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An interview with playwright Mark Ravenhill

Mark Ravenhill
Mark Ravenhill

Written by
Colin Buttimer
Published date
09 June 2015

Mark Ravenhill

Mark Ravenhill, the internationally acclaimed playwright whose plays have been performed at the National Theatre and the Royal Shakespeare Company, joined us last week to talk about his new play. Written exclusively for Drama Centre London, ‘when the terror has ended the victims will dance’ will be performed by final year students for their summer show between 30 June until 3 July. 

Tell us about ‘when the terror has ended the victims will dance’

Ravenhill: Towards the end of the French Revolution there was a period that they called The Terror. It saw the height of the guillotine and there is evidence that groups of young aristocrats gathered together and held underground secret dances called bals des victimes, dances of the victims. 

You would have to have a death certificate to gain entry to these balls and people would bring items of dead peoples’ clothes, paint their faces white and wear red ribbons around their neck to represent where the guillotine would have fallen.  In a way they were an early manifestation of a youth culture. They created new fashions out of old clothes that became influential in Europe. There are also strong parallels with rave culture, the dances were always in secret and they could be raided at any time. They are a really amazing display of youth culture movement.

It’s a fascinating subject but it’s particularly good for a group of students, they can play people their own ages and sympathise with their characters. Nobody has really written about the bals des victimes before, there are a few academic articles and it hasn’t really been shown on stage or in film to my knowledge.

How did you go about researching the subject?

Ravenhill: Jane Gibson, one of the directors, found out about the bals des victimes and she came to me about it a couple of years ago. I think you need enough research to feel secure about the subject you are focusing on, but to also use your imagination as well. Once you research a bit and have a secure foundation, your imagination starts to fill the rest in. Quite often it is weird, once you are on the right track your imagination leads you into areas that are quite close to the truth.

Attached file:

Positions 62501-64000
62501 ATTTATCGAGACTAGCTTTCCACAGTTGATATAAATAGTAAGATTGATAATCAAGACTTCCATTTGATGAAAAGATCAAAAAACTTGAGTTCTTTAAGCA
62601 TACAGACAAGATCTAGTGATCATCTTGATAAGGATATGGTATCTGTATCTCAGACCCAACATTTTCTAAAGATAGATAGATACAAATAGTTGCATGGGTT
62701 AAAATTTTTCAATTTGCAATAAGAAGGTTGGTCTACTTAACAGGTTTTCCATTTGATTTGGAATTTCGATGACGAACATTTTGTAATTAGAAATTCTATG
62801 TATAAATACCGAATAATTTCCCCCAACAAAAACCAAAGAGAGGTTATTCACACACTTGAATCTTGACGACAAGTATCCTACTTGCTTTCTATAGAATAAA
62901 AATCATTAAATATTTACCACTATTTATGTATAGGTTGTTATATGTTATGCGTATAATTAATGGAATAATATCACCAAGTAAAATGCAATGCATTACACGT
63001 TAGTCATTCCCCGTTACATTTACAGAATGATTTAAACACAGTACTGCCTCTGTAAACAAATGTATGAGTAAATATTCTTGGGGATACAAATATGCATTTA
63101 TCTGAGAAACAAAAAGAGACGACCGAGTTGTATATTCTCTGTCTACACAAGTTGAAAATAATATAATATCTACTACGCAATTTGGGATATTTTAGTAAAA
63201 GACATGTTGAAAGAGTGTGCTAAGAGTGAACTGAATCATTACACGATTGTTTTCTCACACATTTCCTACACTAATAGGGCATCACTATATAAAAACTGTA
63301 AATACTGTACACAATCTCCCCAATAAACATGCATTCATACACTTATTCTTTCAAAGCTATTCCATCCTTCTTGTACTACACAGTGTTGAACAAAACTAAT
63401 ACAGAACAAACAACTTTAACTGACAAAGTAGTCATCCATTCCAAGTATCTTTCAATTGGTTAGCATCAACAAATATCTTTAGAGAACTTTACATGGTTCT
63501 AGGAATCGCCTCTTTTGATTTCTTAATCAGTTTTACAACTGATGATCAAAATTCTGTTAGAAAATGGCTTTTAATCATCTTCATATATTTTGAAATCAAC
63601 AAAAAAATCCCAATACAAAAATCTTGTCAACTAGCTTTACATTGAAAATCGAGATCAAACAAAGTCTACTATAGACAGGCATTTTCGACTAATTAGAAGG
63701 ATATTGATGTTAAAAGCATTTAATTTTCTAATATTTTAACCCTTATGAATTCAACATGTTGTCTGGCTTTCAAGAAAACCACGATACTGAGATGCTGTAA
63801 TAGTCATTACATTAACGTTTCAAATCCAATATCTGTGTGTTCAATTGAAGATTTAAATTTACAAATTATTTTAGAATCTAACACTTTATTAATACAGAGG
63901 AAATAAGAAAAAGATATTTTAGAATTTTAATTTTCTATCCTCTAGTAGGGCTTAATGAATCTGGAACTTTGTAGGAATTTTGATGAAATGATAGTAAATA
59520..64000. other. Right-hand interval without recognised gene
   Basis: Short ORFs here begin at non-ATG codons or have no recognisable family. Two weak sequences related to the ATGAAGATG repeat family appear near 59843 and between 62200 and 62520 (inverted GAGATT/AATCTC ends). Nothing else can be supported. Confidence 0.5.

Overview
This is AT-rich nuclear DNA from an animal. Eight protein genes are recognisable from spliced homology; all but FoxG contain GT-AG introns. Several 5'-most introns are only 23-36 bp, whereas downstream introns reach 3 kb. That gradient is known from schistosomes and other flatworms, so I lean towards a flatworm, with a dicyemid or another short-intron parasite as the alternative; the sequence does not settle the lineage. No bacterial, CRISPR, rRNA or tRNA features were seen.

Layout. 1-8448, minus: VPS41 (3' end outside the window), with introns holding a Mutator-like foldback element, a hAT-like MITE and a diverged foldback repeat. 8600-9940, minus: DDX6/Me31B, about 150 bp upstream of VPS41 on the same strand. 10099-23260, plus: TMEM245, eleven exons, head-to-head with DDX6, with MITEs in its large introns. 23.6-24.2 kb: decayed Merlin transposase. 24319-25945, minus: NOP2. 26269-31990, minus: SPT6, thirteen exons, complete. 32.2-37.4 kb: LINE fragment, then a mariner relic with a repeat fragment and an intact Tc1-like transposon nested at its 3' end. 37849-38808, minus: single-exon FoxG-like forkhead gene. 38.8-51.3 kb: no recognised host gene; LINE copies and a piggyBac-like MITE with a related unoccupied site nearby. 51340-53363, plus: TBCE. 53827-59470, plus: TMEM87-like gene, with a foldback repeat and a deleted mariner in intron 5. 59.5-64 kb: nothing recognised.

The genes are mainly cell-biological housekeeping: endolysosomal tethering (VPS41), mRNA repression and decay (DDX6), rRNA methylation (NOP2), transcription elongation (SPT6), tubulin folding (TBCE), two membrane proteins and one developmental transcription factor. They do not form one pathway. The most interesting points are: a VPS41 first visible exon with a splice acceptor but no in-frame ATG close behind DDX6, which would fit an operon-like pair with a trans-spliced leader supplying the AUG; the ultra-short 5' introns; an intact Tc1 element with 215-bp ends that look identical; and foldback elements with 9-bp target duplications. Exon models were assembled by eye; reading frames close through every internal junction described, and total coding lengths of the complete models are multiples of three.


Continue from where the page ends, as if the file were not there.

Jonathan Martin has previously said that Drama Centre London follows Woody Allen when he says that the only themes of interest are sex, love and death. Is this something you had in mind?

Ravenhill: Certainly, the Revolution was such a tense time and things were moving so fast, the whole society was living right on the edge. I think in that situation sex, love and death do come right to the fore, you’ve got a lot of human life covered there.

You’ve written plays for drama schools previously. Does working this way provide possibilities that you don’t get elsewhere?

Ravenhill: Yes, one of the things you don’t get normally is cast numbers. One of the first plays I wrote that had a really big cast was Mother Clap’s Molly House and I did that with students from Lamda. It is a different skill and I wanted to learn more about it. That play got picked up by the National Theatre! When I work with the RSC and the National now I feel more confident. In lots of new plays you only get the experience of writing for maximum six people but you can learn this skill working at drama schools, it is a good way of learning and experimenting with big subjects and big casts. 

What have been the main challenges in creating this material? 

Ravenhill: It is such a big area of history so you really do have to read the wider material before you can home in on your story. But also, you have to live with the fact that you can’t become the world expert on the French Revolution, I think there is always that thing when you have a big subject, you beat yourself up and think that you need to have a PhD before you can write about it, but after a couple of years of reading, you just have to think that it is enough.

The play focuses on the aristocracy as victims, which is an unusual perspective on the French Revolution. How have you approached this a writer with a strong political conscience? 

Ravenhill: As a writer you can’t help but feel empathy for these young members of the aristocracy, but they are a bit like the Bullingdon Club. I think theatre is good like that, it allows you to feel really torn. I both feel their pain but also think that they are quite repulsive at the same time. It is much more alive as theatre if it feels less black and white, good character, bad character. I think it is one of the things that attracted me to the subject.

Finnaly, how do you feel about the future of theatre?

Ravenhill: It will be interesting to see how much further cuts to the arts goes. I mean the initial reaction to the cuts has oddly released a lot of vigour and defiance to the cuts, but I think that is only sustainable for so long. It feels very alive at the moment, people are more politicized and they are becoming creative as a reaction to these politic changes, but how long can you literally feed yourself and pay your bills, perhaps it is unsustainable.

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